ISRAEL AT WAR - DAY 146

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Polish-Canadian convicted for antisemitic projection onto Anne Frank House

42-year-old sentenced to two months for beaming Holocaust denial onto diarist’s Amsterdam home

A photo of the house in Amsterdam where Anne Frank and her family hid during the Holocaust, December 19, 2011. (Nati Shohat/Flash90)
A photo of the house in Amsterdam where Anne Frank and her family hid during the Holocaust, December 19, 2011. (Nati Shohat/Flash90)

THE HAGUE, Netherlands (AFP) – A Dutch court convicted a Polish-Canadian man on Thursday for beaming a Holocaust-denying slur on Anne Frank’s House in Amsterdam, in a case that sparked widespread shock in the Netherlands.

The court in Amsterdam sentenced the man, identified only as 42-year-old Robert W., to two months behind bars, less than the six months called for by prosecutors.

W. had already served this time in pre-trial detention and was released two weeks ago ahead of the verdict.

In February, he laser-beamed the message “Ann [sic] Frank, inventor of the ballpoint pen” onto the side of the building where the teenager hid from the Nazis and penned her world-famous diary.

This was a reference to a far-right, Holocaust-denying conspiracy theory that the diary is fake, as it contained pages written with a ballpoint pen, which came into use years after World War II.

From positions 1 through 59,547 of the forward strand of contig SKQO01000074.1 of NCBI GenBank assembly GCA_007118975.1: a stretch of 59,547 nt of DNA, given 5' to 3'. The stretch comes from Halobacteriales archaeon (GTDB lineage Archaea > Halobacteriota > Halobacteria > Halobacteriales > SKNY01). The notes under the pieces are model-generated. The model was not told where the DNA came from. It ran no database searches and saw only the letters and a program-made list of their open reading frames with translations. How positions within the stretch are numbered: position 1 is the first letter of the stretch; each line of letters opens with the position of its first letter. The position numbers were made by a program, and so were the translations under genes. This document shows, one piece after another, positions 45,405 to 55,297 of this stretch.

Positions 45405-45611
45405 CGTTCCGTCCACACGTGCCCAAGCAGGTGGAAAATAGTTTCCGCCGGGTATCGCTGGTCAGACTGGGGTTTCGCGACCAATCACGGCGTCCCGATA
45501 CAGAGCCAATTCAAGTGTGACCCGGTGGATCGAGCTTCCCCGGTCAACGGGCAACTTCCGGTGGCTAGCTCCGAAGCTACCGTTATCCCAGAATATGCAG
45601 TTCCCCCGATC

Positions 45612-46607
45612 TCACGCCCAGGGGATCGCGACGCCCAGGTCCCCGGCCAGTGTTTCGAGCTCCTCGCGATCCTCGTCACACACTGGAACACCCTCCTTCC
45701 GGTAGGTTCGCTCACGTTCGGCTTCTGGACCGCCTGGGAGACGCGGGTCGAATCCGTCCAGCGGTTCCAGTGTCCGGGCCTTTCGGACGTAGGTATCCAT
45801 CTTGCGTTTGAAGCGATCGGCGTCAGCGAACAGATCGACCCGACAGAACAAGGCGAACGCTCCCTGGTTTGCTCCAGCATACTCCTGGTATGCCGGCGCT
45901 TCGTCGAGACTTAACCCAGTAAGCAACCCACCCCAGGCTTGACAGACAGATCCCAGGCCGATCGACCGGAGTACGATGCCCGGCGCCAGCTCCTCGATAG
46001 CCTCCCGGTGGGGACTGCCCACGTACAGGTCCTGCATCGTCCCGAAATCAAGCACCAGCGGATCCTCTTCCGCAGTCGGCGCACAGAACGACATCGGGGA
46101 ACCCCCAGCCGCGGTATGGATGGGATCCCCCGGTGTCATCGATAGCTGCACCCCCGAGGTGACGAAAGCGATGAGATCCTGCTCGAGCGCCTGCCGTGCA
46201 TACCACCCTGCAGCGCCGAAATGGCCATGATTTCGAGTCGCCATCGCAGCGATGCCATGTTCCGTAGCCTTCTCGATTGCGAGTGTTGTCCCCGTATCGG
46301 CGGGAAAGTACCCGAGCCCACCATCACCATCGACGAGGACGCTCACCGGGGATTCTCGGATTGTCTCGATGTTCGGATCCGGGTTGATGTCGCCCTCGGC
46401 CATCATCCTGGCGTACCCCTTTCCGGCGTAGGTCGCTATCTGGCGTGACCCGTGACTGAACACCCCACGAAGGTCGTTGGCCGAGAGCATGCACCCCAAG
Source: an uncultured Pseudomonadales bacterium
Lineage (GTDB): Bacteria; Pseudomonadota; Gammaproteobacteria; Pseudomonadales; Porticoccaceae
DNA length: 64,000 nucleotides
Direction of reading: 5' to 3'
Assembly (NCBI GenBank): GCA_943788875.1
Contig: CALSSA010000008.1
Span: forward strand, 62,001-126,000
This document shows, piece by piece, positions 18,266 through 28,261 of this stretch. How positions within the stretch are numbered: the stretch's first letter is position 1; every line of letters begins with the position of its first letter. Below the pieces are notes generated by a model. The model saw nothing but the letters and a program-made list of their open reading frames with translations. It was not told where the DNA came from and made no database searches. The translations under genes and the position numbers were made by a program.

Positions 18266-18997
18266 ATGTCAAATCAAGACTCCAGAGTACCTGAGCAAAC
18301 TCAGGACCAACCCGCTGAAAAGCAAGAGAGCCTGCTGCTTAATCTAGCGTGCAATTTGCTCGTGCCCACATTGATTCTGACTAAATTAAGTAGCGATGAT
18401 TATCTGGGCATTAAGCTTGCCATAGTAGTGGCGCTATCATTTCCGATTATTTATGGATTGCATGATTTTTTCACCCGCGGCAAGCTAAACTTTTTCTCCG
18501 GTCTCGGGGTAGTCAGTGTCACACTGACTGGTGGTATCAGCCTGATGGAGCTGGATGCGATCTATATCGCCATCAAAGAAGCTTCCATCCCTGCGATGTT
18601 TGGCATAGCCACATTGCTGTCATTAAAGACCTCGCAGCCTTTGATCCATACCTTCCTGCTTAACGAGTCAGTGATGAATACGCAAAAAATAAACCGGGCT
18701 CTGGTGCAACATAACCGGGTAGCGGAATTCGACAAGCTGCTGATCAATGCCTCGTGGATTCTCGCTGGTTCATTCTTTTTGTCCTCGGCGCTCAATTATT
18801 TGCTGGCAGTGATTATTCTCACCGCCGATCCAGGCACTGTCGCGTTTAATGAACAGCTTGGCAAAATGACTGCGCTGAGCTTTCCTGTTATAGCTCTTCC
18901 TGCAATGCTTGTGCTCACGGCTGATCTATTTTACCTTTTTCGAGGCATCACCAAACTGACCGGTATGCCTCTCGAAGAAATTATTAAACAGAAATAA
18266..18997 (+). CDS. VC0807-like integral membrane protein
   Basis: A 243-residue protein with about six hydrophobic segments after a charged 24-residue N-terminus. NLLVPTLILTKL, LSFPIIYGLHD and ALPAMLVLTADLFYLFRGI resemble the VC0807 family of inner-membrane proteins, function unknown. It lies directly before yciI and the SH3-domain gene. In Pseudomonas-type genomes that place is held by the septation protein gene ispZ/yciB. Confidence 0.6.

The widely-debunked myth comes from the fact that around 1960, a researcher left two notes written in ballpoint pen among the original pages.

The court said the message beamed onto the house “significantly overstepped the boundaries of what is considered tolerable in society.”

“The suggestion that Anne Frank invented the ballpoint pen casts doubt on the authenticity of her diary. Given the huge symbolic significance of Anne Frank’s diary for the remembrance of the Holocaust, this can be seen as a form of Holocaust denial,” the verdict added.

Copies of ‘The Diary of Anne Frank’ are displayed at the exhibition ‘Auschwitz. Not long ago. Not far away’ on November 28, 2017, at the Arte Canal Exhibition Centre in Madrid. (AFP/Gabriel Bouys)

The Anne Frank House Museum, which preserves the canalside house where the Jewish Frank family hid from the Nazis, expressed its “shock” and “revulsion” after the projection came to light.

At the time, Dutch Prime Minister Mark Rutte condemned the “reprehensible” act, while Amsterdam Mayor Femke Halsema said it was “pure antisemitism.”

After hiding from the Nazis for two years, Anne Frank and her family were captured in a raid in 1944. The teenager and her sister died in the Bergen-Belsen concentration camp in 1945.

Her diary, found by her father Otto, became one of the most haunting accounts of the Holocaust, selling some 30 million copies.

“Anne Frank’s diary is one of the most important accounts of the persecution of the Jews during World War II,” said the museum, which receives around one million visitors every year.

“Attacks on the authenticity of the diary… have been circulated for decades -– and now increasingly online -– mostly from antisemitic motives,” the museum added.

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